I also remembered that I put on an extra doona cover at the start of winter!
I continued on my new interpretation and thought "All my tests have been normal, I'm feeling great so I would know if I was ill again." I re-inforced to myself that I was ok and to be 100% sure I would go for another blood test the next day.
I went back to sleep and felt calmer and more at ease.
I woke up the next morning feeling much better and thought how strange it is that our feelings are somehow magnified in the middle of the night as opposed to during the day.
I felt more in control, called the doc and went for the blood tests which came back normal.
This was such a great reminder for me of how easy it is for my thoughts to lose control and how important it is to keep perspective by finding another way to interpret my challenging situations.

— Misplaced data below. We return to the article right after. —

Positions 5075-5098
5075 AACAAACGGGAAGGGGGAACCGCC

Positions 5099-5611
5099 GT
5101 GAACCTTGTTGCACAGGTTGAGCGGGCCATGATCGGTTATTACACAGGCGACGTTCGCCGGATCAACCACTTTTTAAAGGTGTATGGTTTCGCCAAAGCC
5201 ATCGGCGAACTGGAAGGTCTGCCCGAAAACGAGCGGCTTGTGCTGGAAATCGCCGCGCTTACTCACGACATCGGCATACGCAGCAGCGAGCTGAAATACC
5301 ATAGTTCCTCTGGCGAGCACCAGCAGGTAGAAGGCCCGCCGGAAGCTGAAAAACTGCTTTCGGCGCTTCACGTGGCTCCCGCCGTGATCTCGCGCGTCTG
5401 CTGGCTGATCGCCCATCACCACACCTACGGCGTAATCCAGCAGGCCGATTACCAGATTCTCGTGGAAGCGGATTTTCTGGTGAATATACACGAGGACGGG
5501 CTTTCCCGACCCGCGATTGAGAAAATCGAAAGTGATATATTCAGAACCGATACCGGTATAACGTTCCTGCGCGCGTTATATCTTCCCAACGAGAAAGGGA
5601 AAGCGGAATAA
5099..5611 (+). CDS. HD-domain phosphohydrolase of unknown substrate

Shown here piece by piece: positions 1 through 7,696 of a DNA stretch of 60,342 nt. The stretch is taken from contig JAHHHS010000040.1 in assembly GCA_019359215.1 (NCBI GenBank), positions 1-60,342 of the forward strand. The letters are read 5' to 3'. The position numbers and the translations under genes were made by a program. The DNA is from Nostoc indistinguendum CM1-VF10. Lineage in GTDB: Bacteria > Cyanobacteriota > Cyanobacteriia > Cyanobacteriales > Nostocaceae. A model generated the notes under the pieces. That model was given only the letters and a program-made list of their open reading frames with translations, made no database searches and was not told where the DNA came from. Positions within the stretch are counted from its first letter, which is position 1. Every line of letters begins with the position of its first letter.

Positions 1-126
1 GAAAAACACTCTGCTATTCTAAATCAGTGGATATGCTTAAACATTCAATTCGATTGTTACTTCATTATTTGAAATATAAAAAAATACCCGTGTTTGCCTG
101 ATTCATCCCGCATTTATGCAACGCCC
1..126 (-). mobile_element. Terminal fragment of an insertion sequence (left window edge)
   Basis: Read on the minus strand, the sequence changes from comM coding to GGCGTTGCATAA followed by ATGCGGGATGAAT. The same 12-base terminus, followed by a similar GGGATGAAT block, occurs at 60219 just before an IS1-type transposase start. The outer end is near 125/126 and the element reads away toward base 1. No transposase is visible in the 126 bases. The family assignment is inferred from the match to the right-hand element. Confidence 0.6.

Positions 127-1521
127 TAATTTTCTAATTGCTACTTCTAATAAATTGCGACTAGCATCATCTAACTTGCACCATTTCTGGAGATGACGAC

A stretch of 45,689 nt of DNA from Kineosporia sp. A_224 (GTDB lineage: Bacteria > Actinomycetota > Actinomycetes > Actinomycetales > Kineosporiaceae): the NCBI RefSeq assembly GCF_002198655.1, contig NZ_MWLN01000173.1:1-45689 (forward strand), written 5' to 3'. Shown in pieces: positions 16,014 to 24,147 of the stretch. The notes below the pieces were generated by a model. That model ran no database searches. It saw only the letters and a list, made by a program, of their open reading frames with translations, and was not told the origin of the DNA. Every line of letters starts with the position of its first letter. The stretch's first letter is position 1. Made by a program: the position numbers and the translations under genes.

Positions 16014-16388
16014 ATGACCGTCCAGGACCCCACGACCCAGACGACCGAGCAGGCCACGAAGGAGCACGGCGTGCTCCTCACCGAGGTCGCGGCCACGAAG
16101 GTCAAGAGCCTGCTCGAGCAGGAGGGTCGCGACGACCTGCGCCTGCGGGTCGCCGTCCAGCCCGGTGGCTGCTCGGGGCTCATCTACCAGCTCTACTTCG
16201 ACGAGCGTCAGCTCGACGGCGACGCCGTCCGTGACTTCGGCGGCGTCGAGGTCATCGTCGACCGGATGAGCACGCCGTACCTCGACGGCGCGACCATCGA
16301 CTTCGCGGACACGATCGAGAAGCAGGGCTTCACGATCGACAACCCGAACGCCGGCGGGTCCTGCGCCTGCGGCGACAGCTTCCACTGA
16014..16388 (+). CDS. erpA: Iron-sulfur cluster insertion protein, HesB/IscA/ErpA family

Thanks for reading the post and hey I was wondering if you've had any thought attacks lately too?
Have a great week.
I red carded myself last week after a challenging couple of weeks with my teenage son. (Mind you I could have red carded him every day really, but am talking the rugby red card there!)
After a week of waking at 4am with the "monkey chattering" I came in to work feeling less than fabulous. My red card is blu tacked on to my computer and I grabbed it and carried it with me whilst I went and got a coffee.
Was I really choosing to allow things to affect my well being that I didn't really know for sure was happening? I actually re framed things and turned it in to something like The Chaser and by the time I was walking back to work I realised that I had a huge smile on my face and I was almost skipping along. Instead of allowing Batboy to "push my buttons"....I was designing a comedy skit!
It worked :)
Pretty funny really.....
Thanks for opening up about the night sweat incident. I often wake up in the middle of the night and it seems like my problems are far bigger than they are in the day time. It's weird isn't it. John red carded me the other night when I was having a serious bout of thought attacks. one thought was leading to the next, and the next and the next.. so john reminded me that i needed to calm down and think about things differently.
Of course as soon as I slowed down, the emotional exhaustion set in, and I fell asleep again.